Game devs, you do a great service to iDevice gamers. You have brought life what once was a barren platform, and you have done it at serviceable price points. In return, I’d like to give you a hint – a supplication really: that you need to heed the desire of gamers by implementing what is fast becoming a gaming necessity: social networking.
As a reviewer and a gamer, my instincts are split between inputs. One, is the necessity of excellent published material, something I’ve already expounded on. Gamers are not flies: we feed and multiply on quality material; publishing buggy, rotten software reflects negatively on any software house. Imagine publishing the best idea, smashing YouTube videos, and grabbing great pre-release press with betas – you’ve pretty much got it made.
But when an app hits the virtual shelves of the App Store and accrues reputation based on its quirks and errors, things go pear shaped. First impressions are the best impressions. Shake your development tree, rid it of bad fruit.
The second input is the addition of social networking functionality. A cheap game can get buy with leader boards where addicted gamers will compete with one another to grab top spot. If, however, your game hovers around or above 3$, it needs to be sent off in style. Think about how the online world and your app world can interact.
- news bulletins
- leader boards
- cooperative play
- file sharing
These are only a few drops in the development bucket, but are incredibly helpful in securing that great first impression and best reviews both at the App Store, and by the online press.
The major reason isn’t because 3$-10$ games need an online component, but because they can and the iDevice advantage is largely coddled in online gaming. Gamers/reviewers are being fed from competitive production houses, some who throw everything, including the kitchen sink into a title. A lot of these new features offer compelling online interaction.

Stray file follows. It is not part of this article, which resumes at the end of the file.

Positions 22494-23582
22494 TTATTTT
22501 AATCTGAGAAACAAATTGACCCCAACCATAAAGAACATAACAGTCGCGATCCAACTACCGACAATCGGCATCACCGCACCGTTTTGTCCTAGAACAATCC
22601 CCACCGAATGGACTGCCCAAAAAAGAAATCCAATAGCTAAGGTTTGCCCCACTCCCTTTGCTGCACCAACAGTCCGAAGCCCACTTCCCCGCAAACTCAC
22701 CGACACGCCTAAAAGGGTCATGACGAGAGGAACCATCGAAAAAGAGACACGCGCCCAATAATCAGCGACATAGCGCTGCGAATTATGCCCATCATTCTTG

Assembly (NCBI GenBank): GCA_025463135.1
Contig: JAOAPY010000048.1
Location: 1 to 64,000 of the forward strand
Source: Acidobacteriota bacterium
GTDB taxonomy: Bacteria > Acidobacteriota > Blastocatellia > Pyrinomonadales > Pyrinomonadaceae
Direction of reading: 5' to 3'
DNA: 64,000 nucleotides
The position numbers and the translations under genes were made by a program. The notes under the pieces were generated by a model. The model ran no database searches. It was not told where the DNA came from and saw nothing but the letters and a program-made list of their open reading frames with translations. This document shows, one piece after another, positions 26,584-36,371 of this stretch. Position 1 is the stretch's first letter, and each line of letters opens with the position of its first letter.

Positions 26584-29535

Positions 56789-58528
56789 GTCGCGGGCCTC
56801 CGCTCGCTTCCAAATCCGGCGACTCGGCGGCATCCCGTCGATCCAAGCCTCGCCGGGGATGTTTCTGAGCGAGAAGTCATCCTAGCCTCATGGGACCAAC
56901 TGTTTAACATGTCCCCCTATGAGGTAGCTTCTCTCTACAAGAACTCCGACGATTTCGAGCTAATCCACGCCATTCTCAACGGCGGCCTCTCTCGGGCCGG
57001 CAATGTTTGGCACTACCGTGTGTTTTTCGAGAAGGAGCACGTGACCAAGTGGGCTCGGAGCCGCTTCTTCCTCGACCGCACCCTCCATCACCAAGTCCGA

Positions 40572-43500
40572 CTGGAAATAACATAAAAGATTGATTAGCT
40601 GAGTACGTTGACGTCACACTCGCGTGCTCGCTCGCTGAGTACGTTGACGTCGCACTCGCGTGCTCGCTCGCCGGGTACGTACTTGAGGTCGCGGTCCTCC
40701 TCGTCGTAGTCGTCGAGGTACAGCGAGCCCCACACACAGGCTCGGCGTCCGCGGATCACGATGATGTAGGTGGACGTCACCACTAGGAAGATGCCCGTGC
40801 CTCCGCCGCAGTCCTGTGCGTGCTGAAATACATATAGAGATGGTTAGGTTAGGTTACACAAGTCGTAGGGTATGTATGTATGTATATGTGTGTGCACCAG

When computer games were composed of very simple graphics, new hardware with bigger and better visuals practically sold itself whether or not it made the game better. The same goes with Bluetooth, WiFi and 3G – these items aren’t necessary to game well, but they are instant wuffie. Implement them, and gamers take notice. Implement them not, and gamers take notice.
Just because you can update your software later isn’t reason to trip off without online support. Iron out the bugs, implement online support, and be set knowing that your app is as ready as it ever will be to rake in the dosh.
Remember, app development isn’t a sinecure – you have to work at it in order to produce a markable return. Iron out the bugs, and implement the features which the iDevice is noted for.